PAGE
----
–BALLOON RIDES: Everyone who craved a view from above got one. Cappadocia is ranked second only to Kenya in the world when it comes to quality of landscape and ballooning conditions. Our most fortunate guest, Kirsten, even got to experience a controlled crash landing; in contrast, my mother’s sideways take-off seems tame.
–MANNEQUINS IN ETHNOGRAPHIC MUSEUMS: Just when I thought my quiet obsession with arctic exploration books marked me as special, I went and developed a queer passion for the wacky mannequins staged to show “real life” scenes in every ethnographic museum in the country. Compared to the hilarity of seeing Crazy Grandpa Make Baklava, mere displays of harem jewelry paled.
–THREE SEAS: We swam in the Black Sea in the fall, the Mediterranean in the spring, and the Aegean in the summer. All were delightful, but nothing will match the glory of swimming in the Ak Deniz (Mediterranean), hanging out on the beach at Cirali, hiking up a mountain after dark to see the flames of the chimera, and meandering through the ruins of Olympos. For every member of our family, the Mediterranean was matchless.
–TULIP GLASSES OF TEA (çay): The bedstone of Turkey’s gracious hospitality and genuine, simple welcomes is the offering of a cup of tea; the double-decker teapot works a minimum of 30 minutes to prepare this staple, but most Turks get their tea gear chugging in the morning and then work it all day long. Shops have special intercoms and buzzers hooked up to the nearest tea stand so that every customer can feel the appreciation of the shop owner by accepting a glass of hot black tea (two lumps of sugar). Outside of commerce, the ubiquitous tea was offered to us nearly every time we stepped foot outside of our house, most notably by farmers in their garden plots wanting us to halt our daily exercise to stop for a swill.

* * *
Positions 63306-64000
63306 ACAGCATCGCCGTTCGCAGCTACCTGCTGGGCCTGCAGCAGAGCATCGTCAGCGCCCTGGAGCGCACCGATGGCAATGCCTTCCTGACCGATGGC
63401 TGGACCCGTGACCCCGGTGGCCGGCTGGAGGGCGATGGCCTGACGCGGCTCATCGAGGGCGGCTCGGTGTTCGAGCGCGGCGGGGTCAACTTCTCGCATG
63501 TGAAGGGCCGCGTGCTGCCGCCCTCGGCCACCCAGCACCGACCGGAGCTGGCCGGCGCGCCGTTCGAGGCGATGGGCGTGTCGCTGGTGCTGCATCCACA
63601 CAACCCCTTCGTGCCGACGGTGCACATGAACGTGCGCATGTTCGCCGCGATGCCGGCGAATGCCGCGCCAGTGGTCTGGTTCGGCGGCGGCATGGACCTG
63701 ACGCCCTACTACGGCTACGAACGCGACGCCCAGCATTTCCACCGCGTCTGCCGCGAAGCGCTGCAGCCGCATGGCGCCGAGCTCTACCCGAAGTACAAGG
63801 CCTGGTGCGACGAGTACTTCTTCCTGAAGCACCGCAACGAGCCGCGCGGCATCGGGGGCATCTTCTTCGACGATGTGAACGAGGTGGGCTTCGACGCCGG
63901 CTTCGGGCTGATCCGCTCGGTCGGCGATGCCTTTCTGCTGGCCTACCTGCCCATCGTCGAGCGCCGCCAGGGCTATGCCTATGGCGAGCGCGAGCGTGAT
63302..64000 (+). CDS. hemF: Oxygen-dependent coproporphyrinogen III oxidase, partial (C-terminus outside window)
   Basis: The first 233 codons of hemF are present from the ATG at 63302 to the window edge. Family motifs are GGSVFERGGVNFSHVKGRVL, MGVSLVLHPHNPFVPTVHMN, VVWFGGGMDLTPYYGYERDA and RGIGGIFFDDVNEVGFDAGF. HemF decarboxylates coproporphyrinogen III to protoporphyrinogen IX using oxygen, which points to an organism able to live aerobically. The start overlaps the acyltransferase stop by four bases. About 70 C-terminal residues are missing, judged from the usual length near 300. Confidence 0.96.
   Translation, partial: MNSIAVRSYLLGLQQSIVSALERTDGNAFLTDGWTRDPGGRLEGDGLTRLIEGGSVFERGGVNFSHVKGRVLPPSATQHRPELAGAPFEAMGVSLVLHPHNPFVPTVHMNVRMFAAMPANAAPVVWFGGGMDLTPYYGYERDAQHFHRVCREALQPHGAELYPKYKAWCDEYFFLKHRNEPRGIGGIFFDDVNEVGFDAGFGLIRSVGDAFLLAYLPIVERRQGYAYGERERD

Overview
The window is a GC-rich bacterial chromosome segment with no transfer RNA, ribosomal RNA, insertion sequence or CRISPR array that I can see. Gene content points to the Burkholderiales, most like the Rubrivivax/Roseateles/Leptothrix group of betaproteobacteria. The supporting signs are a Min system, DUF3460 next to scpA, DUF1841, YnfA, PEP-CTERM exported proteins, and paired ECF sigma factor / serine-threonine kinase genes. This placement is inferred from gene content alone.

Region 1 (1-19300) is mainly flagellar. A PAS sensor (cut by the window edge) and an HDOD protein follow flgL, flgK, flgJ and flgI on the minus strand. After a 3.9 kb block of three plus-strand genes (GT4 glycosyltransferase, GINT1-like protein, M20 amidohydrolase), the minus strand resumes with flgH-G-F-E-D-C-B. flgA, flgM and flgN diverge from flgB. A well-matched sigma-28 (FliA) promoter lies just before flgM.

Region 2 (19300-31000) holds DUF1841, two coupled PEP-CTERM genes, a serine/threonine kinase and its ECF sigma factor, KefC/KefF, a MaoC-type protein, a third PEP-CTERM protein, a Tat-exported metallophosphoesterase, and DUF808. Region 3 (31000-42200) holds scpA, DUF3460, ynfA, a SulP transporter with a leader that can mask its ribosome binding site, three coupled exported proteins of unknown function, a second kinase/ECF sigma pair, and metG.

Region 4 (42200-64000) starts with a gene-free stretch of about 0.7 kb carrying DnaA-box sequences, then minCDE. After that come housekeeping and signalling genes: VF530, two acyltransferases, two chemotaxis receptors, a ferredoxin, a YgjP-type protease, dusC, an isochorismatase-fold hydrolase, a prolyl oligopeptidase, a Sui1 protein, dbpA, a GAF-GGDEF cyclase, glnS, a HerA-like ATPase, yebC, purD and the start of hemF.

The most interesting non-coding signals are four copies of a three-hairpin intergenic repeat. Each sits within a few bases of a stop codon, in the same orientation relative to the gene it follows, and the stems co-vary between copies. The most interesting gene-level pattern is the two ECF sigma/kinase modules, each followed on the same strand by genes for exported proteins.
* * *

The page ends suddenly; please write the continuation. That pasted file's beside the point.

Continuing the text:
–THE FOOD: Because we started our time in Turkey by eating in restaurants catering to tourists, we weren’t impressed. Byron fared better because his palate runs naturally towards the savory, so being offered beyaz peynir (white cheese along the lines of feta) and olives for breakfast suited him beautifully. Since I don’t like olives, tomatoes, lamb, or eggplant and struggled with much of the pungent dairy, an appreciation of the food took some time. Most menus across the country are based around the same eight or ten offerings which, if one is eating out for a week, quickly get old. Over time, though, we found enough variety that favorite foods emerged: tavuk shish (chicken kebab), tavuk donor (shaved chicken meat on bread), tavuk kanat (grilled chicken wings), durum (meat rolled in a soft lavash bread), piyaz (white bean salad), pide (Turkish pizza), mercimek corba (lentil soup), yayla corba (yogurt soup), “society” manti (meat with sauce rolled into a piece of yufka), and gozleme. For both Byron and me, the flavor combination of the year is plain yogurt topped with a dollop of chili oil and a sprinkle of dried mint leaves.
–THE LANDSCAPE: For this, more than anything else, we would return to Cappadocia. As if it weren’t enough that volcanoes dripped lava across the Anatolian plain, the weather then kicked in and shaped the most unbelievable hunks and projections and hoodoos—which were then further shaped by human hands throughout a series of civilizations unmatched anywhere else on the planet. All the fairy chimneys and pigeon alcoves have reminded us, daily, of all the working hands over thousands of years that transformed the landscape not by building upon it but, rather, by removing its innards and using negative space to create homes.
Ultimately, Turkey is a place that confounds summary. It contains too much history—
The oldest human settlement? Here. The first Christian church? Here. Troy? Here. Mount Ararat? Here. Hermits? Harems? Hatti? Hittites? Had ‘em. Nomads, Seljuks, Armenians, Kurds, Greeks, Ottomans? Check, check, check, check, check, check. Modern secular republic? Neo-conservative Islamists? Covered.
–and too many smells, flavors, noises, colors created by too many kind people
for words to do it justice.
It yielded far more than the time of our lives.
Thus it is we head home, ready for the next adventure, whatever it may be.